Beyond baseball's mischief

March 17, 2005|By Eldon Ham

WHERE HAVE YOU gone, Joe DiMaggio? Though disturbing, the new "so-what" spin from Barry Bonds in the wake of shocking steroid revelations by Jose Canseco and others is really a big-league red herring. The real baseball problem is not steroids or even gambling, Sammy Sosa cork or hollowed bats - it's a hollow heart.

With its spitballs, stolen signs, brush-backs and even mystical curses, baseball was always the unruly child of team sports, much more Huck Finn than Billy Sunday yet still as American as Mark Twain, Damon Runyon and Yogi Berra. Now baseball's wink-at-history mischief has slipped over the dark line into a malevolent steroid corruption. But how?

The enigmatic answer begins with the "honest larceny" of the game.

Baseball is unique among all major team sports, for it largely endures not in spite of its relentless thieving mischief but partly because of it; historically overcoming its faults and even taunting posterity by understanding what baseball truly is: a game.

Until now.

Congress is investigating steroids as players run for cover. Disgusted by rampant gambling over a century ago, a Pittsburgh judge in 1887 pronounced baseball "one of the evils of the day," but he certainly could have been addressing the contemporary steroid monster or the game's interim legacy of gambling and racism. But today's steroid mess is different, for this time the game blinked. Baseball lost its nerve.

From corked bats and movable fences to green monster walls, telescopes in the outfield and a midget in the infield, baseball steals everything, sometimes even history. Baseball has no time clock or instant replay, each field is irregular and unique, the outfield walls have no uniformity and every bat is different in size and weight - all of which begs for mischief. The game's unwritten rules - notably, if you ain't cheatin', you ain't tryin' - embrace gamesmanship more than any other team sport. But at what price?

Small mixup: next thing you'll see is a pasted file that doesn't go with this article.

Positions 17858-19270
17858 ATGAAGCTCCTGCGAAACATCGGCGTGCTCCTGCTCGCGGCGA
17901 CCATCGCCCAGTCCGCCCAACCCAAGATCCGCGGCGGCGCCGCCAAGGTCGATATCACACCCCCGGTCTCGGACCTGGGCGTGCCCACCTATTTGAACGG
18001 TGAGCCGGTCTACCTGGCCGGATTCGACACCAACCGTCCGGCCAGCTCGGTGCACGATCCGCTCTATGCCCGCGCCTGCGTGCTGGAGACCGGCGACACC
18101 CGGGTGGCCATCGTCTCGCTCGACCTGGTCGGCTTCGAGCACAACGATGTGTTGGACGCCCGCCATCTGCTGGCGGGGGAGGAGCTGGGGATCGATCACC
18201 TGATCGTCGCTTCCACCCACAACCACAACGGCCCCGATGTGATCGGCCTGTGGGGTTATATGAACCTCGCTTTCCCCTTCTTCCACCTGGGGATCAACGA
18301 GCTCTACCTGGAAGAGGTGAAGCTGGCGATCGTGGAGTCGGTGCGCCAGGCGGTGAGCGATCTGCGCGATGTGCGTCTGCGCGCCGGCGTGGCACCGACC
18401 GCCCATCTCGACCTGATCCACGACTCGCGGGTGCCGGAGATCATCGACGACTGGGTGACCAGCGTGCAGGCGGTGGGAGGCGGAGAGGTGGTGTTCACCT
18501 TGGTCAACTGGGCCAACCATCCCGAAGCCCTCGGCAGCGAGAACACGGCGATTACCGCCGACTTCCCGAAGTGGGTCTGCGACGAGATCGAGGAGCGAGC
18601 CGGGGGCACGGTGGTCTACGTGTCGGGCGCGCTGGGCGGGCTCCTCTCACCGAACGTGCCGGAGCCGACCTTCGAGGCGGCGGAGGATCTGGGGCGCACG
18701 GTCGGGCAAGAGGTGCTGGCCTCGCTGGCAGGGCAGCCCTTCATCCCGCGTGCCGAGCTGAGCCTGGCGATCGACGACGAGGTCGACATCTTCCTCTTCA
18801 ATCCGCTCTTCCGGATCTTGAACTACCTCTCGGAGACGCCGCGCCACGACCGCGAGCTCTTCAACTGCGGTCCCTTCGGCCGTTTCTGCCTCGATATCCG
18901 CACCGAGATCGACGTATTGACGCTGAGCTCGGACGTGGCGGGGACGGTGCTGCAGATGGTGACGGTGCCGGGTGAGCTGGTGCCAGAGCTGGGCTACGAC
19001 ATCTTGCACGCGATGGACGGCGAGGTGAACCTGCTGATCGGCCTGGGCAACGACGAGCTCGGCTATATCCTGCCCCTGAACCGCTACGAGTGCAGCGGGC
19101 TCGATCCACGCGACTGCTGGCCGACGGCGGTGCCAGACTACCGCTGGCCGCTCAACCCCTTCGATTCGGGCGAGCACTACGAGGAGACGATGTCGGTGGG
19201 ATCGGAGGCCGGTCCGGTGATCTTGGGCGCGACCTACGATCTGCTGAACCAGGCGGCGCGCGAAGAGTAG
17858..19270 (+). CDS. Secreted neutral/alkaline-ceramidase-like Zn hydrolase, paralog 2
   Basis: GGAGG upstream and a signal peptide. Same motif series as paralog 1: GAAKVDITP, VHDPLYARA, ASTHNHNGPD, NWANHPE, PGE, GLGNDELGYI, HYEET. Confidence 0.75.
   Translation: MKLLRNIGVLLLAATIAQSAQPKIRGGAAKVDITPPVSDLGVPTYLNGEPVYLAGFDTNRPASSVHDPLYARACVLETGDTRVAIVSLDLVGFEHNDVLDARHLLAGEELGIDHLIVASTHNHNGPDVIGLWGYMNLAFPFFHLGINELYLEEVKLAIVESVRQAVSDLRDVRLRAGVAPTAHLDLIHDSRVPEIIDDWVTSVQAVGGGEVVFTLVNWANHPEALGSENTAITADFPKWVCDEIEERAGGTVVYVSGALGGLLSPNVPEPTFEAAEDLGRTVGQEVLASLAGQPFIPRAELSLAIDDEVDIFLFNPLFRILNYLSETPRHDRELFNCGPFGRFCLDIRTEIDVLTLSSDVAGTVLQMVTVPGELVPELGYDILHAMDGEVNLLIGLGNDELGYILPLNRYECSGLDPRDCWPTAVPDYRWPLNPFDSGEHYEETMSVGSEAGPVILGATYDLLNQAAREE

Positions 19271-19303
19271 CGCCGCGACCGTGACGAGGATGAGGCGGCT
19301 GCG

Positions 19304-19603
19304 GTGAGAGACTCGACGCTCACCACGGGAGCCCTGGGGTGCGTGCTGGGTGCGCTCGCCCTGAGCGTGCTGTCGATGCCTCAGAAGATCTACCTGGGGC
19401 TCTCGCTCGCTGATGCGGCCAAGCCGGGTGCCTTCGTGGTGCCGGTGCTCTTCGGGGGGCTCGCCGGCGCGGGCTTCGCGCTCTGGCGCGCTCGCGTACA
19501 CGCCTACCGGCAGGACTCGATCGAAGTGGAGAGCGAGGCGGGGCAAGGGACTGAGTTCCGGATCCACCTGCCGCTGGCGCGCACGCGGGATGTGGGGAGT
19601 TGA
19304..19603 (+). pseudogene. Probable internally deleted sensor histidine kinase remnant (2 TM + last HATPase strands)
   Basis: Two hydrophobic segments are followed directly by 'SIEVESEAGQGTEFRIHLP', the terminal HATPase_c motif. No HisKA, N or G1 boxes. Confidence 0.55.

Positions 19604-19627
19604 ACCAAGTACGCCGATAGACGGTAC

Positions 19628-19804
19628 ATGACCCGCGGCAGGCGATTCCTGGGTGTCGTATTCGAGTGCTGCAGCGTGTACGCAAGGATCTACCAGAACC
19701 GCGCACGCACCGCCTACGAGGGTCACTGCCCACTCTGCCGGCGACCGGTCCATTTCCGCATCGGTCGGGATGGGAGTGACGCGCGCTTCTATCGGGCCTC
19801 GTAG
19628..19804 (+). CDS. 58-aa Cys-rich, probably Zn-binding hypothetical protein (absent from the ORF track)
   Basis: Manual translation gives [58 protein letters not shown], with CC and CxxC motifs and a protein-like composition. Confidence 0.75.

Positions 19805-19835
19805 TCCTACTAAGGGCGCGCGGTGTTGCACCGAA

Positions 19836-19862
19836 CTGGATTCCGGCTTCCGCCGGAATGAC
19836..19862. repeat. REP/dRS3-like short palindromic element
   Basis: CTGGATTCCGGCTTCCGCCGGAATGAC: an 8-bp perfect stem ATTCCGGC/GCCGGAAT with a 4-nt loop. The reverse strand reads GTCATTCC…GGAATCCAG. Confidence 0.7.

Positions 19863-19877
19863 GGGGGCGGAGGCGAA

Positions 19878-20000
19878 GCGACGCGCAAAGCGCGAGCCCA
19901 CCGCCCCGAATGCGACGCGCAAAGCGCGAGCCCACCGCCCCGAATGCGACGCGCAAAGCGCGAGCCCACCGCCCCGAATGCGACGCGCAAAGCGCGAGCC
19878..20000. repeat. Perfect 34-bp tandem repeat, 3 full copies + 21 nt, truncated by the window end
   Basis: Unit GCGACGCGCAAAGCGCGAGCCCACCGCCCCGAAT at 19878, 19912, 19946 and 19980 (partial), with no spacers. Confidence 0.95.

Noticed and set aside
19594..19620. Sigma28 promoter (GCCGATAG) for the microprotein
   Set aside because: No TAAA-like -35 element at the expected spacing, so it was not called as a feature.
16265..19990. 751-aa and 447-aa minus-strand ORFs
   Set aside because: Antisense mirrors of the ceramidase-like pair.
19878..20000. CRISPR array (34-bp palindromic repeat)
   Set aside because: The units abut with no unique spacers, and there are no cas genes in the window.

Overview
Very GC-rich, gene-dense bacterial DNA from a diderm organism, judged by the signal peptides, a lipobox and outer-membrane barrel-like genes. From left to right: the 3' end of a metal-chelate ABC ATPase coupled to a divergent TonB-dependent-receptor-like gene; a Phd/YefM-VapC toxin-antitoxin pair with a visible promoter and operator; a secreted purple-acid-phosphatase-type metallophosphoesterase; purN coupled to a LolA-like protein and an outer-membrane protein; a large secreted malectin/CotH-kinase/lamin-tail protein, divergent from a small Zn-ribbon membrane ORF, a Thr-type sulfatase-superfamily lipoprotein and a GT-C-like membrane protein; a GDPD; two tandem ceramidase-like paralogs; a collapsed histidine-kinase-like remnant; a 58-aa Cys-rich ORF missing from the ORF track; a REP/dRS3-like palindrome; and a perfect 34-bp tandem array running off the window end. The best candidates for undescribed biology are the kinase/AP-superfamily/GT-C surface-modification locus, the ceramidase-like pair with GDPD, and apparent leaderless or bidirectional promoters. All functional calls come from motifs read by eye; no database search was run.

Institutionalized racism marked one of baseball's ugliest periods, but baseball's bull-headed, outside-the-box personality also led it to Jackie Robinson and desegregation seven years before the Supreme Court did the same for our schools with Brown vs. Board of Education in 1954. The roguish leadership of Branch Rickey and Bill Veeck led directly to the resounding successes of Mr. Robinson, Willie Mays, Satchel Paige and Larry Doby, probably setting the stage for Brown vs. Board and all that followed.

So what about baseball's latest scourge, steroids? Did baseball's no-holds-barred legacy create such depravity? To the contrary, the steroid monster looms precisely because the game got away from its true roots of unabashed mischief.

In the past, baseball was never afraid to openly make mistakes and learn from them, overtly manipulate the game on the field, tinker with the record books or interfere with history. Baseball corked the ball in 1910 and banned the spitball in 1920 but let spitballers throw it until Burleigh Grimes' last out in 1934. Since then, it has lowered the pitcher's mound, changed the strike zone and even tried symbolic asterisks to rewrite the past.

But the new steroid pandemic was created not through baseball's traditional "here-it-comes-try-to-hit-it" arrogance. Rather, steroids crept in when the game looked the other way and sneakily became hooked on the home run ball at the expense of its players and, ironically, its own unabashed legacy of upfront manipulation.

Baseball, in other words, lost its backbone, its guts and thereby its glory. And worse, it still hasn't learned from the experience. Baseball perpetuates the steroid charade with laughable slap-on-the-wrist penalties ("four times and you're out - but only for a year") while others, such as the Olympics, crack down hard. Had baseball stuck to its heritage and simply juiced the ball and not the players in the first place, the game would not now be lurking in the shadow of steroids, cowering in the dark and bracing for the inevitable: the great steroid asterisk.

The game will survive if its commissioner and the players union stop lurking and start leading with serious testing and penalties. They can juice the ball if they must, but baseball insiders must come to grips with the truth and stop playing dumb with the health of the players and the game. Otherwise, baseball may actually have to answer one of the great rhetorical questions of hardball and posterity: Where have you gone, Joe DiMaggio? Any answers, Bud Selig?

Eldon Ham is the author of Larceny & Old Leather: The Mischievous Legacy of Major League Baseball.

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